Controversy, questions over hate speech bills
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Controversy, questions over hate speech bills

Politics - • By

As President Muhammadu Buhari patiently awaits the social media and hate speech bills undergoing legislative processes in the National Assembly to get to his table for his final assent before they become laws in Nigeria, Nigerians have taken up the gauntlet to fight what they perceive as government’s move to suppress citizens’ inalienable rights to freedom of expression and speech.

For the government, the bills are good for the peaceful co-existence and survival of Nigeria as a country, and must eventually become laws. But, for many Nigerians, the bills when passed into law would shrink the democratic space, stifle the people’s freedom to challenge government’s bad policies, set the country backwards and ultimately midwife fascism and autocracy in the country; a situation they have vowed not to allow. The development has pitched the government against the people, with both sides flexing muscles and waiting for who blinks first.

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Two senators representing Niger East and Niger North Senatorial Districts on the platform of the All Progressives Congress (APC), Mohammed Sani Musa and Aliyu Sabi Abdullahi have been in the news recently for initiating the bills to regulate the social media, and hate speech bills in Nigeria.

Senator Musa’s bill, which intends to regulate the social media, with the title, “Protection from Internet Falsehoods and Manipulation and Other Related Matters Bill”, successfully scaled through the second reading on the floor of the Senate on Wednesday, November 20, 2019.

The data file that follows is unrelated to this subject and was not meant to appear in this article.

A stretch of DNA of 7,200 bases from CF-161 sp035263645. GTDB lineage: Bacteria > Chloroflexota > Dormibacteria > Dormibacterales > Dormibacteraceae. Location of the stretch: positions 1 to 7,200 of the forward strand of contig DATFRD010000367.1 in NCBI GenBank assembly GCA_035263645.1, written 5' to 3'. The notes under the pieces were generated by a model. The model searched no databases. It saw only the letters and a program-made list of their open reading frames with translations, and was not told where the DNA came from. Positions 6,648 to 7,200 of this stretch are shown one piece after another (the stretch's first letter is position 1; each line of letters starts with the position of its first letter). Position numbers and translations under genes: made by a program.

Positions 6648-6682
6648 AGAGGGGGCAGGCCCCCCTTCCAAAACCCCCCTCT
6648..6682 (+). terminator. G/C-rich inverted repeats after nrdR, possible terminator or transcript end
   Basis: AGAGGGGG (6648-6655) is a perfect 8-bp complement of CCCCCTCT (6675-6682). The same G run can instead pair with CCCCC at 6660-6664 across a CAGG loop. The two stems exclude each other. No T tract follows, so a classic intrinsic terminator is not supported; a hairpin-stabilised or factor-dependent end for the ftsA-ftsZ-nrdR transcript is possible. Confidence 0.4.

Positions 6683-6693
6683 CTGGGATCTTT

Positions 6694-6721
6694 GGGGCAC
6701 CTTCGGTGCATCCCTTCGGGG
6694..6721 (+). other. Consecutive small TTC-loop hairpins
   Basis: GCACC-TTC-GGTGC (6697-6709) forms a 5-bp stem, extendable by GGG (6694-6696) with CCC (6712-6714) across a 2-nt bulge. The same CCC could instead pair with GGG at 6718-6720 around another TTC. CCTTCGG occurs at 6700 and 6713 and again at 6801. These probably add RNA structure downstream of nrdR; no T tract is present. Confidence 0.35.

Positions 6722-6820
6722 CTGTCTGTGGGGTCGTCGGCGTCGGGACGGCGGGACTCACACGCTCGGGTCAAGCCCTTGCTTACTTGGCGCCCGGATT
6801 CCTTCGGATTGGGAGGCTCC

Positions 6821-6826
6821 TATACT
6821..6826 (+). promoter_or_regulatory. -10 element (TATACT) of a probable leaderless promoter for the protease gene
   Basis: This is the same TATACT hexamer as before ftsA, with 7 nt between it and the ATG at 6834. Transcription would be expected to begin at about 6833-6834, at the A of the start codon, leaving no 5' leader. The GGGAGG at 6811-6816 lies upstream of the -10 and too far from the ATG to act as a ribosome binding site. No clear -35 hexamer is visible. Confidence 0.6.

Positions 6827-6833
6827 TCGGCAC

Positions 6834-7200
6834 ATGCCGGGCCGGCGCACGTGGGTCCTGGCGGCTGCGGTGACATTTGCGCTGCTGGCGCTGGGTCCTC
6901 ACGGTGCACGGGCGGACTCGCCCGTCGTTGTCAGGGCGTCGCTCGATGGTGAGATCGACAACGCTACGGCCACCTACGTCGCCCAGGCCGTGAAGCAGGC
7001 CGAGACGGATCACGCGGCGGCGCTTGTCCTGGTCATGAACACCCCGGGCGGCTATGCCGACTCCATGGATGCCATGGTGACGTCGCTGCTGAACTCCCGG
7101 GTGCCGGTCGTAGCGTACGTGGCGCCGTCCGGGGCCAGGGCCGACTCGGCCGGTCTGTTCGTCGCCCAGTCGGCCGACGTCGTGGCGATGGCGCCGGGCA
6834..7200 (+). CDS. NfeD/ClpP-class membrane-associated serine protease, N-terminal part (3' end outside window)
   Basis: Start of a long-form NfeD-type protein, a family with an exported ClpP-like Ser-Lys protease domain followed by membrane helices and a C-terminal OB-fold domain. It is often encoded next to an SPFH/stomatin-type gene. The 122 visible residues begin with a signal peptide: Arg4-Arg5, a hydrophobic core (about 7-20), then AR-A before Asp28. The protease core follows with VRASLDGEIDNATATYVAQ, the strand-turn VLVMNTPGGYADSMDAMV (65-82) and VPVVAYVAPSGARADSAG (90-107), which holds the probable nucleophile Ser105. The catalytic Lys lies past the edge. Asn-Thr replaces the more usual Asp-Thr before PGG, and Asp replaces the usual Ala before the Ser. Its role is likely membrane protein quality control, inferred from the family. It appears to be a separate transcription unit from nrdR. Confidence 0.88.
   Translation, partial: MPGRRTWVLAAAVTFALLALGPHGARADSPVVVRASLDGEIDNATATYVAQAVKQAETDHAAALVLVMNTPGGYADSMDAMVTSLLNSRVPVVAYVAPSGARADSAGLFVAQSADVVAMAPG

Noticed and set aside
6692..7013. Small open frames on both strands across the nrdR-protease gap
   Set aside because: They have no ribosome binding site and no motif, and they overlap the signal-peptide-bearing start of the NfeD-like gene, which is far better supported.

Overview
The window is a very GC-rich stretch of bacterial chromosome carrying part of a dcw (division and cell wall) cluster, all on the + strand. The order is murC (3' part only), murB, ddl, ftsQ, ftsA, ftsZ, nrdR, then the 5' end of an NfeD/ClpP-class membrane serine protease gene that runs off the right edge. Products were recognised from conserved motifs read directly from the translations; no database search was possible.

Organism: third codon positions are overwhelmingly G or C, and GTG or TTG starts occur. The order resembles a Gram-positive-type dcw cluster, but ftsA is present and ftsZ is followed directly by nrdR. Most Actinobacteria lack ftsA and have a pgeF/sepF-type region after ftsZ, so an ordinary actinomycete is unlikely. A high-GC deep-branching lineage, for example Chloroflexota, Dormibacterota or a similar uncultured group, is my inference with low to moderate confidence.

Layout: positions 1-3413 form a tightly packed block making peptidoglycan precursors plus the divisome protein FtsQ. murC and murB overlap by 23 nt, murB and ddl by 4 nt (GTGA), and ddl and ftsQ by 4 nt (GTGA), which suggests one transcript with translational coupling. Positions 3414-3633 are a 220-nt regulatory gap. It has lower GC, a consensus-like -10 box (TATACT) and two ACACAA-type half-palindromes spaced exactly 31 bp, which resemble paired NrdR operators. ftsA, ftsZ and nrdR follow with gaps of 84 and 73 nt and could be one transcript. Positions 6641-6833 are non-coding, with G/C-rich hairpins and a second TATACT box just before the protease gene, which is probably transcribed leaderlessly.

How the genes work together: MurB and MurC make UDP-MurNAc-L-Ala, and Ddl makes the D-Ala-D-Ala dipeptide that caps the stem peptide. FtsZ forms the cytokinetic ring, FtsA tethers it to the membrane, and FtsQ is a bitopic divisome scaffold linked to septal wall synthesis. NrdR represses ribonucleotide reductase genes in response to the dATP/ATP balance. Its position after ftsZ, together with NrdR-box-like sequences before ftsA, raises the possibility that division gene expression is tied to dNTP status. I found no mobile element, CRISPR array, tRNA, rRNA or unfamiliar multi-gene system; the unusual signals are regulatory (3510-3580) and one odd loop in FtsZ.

However, his counterpart, Senator Abdullahi’s bill titled, “A Bill for an Act to Provide for the Prohibition of Hate Speeches and for Other Related Matters,” not only seeks to control hate speech; but also pushes to ensure that those who are found guilty of hate speech face death penalty.

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What the two gentlemen saw as their own little contributions to deepening the democratic space as well as bringing about growth and development in Nigeria is today generating so much controversy, both within and outside the country, with a cross section of Nigerians stoutly rising against the bills, which they have plainly described as government’s subtle means to gag the media, suppress the citizens’ freedom of expression and silence any kind of opposition’s voice in Nigeria. Although, Musa who initiated the social media bill had explained that the intendment of the bill was not to stifle free speech, but to address a growing threat, which if left unchecked, could cause serious damage in the polity and disrupt peaceful coexistence, Nigerians are not prepared to accept his explanation.

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Since the introduction of the bills, various schools of thought have emerged. There are some Nigerians who believe that the development simply means that government has failed to meet up with the citizens’ needs and aspirations. They argue that the bills, when passed into law, would ensure that even though Nigerians are not happy with the government and their political leaders, they cannot complain. This is because any attempt to complain would amount to breaking either of the two laws which could lead to long term imprisonment or even death, depending on which of the two laws is infringed upon.

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Again, there are people who believe that the promoters of the bills and the government have ulterior motives, otherwise why would they be pushing for such laws when the constitution has more than enough laws to take care of libel, defamation and sedition, which are what the bills when passed into law seek to address.

However, there is another school of thought which holds that senators are dancing to the drumbeats of the executive arm of government led by President Buhari, who is rumoured to be nursing a third term ambition.

Last week, an APC chieftain in Ebonyi State, South East Nigeria, Mr. Charles Enya, had approached the court to plead that the aspect of the constitution which denies Buhari the right to contest for the presidency a third time should be expunged from the const

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